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ἡγεμών). The use of the word princeps as a title originated according to Tacitus ( Ann. iii. 56) in the desire of Augustus to secure a term which should express the preëminence of the first citizen of the Republic (princeps civitatis), and imply the possession of all the functions belonging to him, and yet not suggest the idea of despotic rule (Tac. Ann. i. 1; ii. 53; Hist. iv. 3; Dio Cassius, lvii. 8). The word princeps, as thus used, was merely a title of courtesy; it does not appear in the titular list in the inscriptions, it was not official and did not refer to any definite function.

The origin of the title has been variously assigned to the phrases princeps senatus and princeps civitatis. The former was an honorary title indicating that the holder was first on the list of senators and was the first to be asked his opinion. We know from Monumentum Ancyranum (Gr. iv. 2) that Caesar was princeps senatus in B.C. 28. Nevertheless he is always termed simply princeps (Car. i. 2, 50) and thus speaks of himself (me principe, Mon. Anc. ii. 45; vi. 9). In the same inscription the Greek translation of the word is ἡγεμών. The title princeps senatus would certainly be too restricted in its application, indicating the relation to the Senate and not to the State.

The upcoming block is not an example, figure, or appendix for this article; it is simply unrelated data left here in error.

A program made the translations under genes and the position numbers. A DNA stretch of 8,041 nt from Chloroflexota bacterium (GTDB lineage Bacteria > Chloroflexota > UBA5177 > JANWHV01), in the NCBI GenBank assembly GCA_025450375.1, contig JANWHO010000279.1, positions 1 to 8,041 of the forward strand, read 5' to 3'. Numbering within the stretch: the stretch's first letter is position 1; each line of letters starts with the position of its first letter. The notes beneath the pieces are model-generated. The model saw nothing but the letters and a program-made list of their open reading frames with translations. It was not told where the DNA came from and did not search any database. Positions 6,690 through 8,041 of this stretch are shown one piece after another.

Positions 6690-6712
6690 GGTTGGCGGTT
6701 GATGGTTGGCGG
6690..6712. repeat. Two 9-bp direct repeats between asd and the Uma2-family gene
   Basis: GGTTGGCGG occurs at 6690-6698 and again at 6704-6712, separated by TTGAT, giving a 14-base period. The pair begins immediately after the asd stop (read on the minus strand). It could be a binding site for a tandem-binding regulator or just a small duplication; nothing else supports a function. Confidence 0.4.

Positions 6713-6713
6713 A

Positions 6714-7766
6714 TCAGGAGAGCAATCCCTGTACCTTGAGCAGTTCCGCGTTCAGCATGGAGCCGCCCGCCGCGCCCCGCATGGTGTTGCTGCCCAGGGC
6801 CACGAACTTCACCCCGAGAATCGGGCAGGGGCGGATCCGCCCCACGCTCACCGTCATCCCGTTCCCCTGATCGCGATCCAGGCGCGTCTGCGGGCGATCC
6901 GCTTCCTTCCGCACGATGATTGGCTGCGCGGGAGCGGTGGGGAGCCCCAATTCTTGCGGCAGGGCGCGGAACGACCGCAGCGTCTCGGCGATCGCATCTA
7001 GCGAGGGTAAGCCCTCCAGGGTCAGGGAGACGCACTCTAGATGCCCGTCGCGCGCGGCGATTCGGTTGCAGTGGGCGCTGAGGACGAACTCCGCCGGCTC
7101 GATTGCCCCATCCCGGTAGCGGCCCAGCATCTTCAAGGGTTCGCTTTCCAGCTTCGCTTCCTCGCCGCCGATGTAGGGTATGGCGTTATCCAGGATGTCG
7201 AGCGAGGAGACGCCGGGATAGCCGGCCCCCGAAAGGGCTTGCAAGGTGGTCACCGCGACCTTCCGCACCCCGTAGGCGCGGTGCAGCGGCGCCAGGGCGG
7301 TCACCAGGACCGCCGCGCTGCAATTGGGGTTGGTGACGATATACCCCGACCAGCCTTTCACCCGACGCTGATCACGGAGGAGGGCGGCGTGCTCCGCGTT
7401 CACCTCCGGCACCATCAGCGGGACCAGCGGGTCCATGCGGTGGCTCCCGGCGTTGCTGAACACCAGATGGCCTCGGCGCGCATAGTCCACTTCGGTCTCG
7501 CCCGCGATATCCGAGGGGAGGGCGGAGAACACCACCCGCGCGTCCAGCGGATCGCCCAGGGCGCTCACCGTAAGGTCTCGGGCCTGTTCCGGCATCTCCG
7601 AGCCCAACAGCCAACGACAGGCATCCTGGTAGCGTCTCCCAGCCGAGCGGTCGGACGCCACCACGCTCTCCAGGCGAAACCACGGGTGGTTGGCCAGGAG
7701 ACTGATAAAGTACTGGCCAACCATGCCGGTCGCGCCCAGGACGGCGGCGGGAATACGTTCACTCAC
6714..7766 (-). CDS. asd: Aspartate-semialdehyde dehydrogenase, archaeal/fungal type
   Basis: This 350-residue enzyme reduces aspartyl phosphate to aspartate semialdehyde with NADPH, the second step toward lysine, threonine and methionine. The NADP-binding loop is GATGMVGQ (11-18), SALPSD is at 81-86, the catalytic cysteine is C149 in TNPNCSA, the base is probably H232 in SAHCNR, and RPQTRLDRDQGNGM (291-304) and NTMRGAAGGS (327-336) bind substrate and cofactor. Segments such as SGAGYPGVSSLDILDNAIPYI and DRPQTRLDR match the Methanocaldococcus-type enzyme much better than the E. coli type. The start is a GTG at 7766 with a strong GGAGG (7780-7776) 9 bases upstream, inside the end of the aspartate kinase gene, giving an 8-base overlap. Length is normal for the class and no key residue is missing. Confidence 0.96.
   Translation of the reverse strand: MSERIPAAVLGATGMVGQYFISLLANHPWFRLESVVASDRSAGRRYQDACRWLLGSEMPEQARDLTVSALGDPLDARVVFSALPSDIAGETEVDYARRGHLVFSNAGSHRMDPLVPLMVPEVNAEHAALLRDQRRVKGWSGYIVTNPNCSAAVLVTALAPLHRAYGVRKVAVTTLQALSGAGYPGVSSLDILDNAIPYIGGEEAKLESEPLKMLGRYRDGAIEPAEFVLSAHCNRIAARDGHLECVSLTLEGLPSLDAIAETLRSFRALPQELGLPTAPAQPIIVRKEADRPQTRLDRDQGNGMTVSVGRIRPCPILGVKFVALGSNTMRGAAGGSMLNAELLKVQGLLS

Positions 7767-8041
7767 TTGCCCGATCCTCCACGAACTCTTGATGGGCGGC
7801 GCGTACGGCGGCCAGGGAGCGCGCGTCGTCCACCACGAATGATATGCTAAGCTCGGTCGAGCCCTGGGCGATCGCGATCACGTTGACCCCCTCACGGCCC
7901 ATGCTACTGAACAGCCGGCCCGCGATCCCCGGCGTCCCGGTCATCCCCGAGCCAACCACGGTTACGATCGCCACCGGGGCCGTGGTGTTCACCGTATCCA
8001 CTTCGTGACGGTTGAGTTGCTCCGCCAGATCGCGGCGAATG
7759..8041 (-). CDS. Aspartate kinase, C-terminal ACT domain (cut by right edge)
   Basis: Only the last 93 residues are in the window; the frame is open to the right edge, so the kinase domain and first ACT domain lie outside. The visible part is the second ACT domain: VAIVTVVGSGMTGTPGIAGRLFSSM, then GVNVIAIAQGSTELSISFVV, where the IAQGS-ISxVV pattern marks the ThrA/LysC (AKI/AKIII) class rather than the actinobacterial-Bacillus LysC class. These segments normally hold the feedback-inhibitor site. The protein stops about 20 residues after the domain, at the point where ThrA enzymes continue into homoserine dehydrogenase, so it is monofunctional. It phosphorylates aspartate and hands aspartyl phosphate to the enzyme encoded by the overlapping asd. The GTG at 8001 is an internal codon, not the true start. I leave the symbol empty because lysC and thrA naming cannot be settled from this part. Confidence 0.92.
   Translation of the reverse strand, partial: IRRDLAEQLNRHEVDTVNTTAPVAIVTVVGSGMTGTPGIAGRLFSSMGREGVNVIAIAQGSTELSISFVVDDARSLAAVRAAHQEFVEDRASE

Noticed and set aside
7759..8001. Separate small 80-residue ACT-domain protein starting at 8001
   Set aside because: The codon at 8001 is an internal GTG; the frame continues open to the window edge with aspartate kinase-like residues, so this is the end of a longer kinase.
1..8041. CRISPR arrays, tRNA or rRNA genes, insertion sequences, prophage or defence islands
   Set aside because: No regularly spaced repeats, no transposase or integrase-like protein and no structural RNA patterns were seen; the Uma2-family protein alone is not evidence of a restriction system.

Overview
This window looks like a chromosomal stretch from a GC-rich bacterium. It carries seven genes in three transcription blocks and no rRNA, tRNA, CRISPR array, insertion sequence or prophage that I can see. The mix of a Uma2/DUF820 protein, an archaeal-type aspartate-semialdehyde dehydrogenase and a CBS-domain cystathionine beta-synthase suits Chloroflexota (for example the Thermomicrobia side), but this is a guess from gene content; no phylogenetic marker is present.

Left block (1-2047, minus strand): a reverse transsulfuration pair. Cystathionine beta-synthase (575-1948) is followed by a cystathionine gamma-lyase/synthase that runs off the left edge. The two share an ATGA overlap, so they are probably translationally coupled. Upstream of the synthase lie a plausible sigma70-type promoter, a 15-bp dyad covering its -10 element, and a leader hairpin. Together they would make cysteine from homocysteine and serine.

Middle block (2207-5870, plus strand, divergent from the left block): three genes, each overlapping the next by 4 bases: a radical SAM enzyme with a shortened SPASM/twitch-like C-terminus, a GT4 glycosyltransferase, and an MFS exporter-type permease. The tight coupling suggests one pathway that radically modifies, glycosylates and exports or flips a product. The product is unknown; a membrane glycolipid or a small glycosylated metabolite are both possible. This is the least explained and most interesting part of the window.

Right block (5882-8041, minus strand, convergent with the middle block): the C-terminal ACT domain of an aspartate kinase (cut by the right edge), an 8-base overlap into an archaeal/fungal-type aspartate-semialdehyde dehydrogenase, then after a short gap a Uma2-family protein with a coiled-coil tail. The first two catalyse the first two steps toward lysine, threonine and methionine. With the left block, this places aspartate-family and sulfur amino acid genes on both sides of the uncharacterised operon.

The view that the word princeps as used of the emperor was an abridgment of the phrase princeps senatus which came to have a wider signification is best stated by Herzog in his Geschichte und Syst. der röm. Staatsv. ii. 134. The other view which is more generally accepted is held by Mommsen (Staatsrecht, ii. 733), and is clearly set forth by H. F. Pelham in Jour. of Philol. viii. p. 322. The expression princeps civitatis is found in classical writers and is applied by Cicero to Pompey, while princeps, evidently standing for the complete phrase, is used by Cicero of both Pompey and Caesar (Ad Att. viii. 9; Ad Fam. vi. 6), and by Sallust of Pompey (Hist. iii. 61 D or 81 K). Cf. also Iul. 26. See Principatus.

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  • Cross-references from this page (2):
    • Tacitus, Annales, 1.1
    • Tacitus, Annales, 3.56
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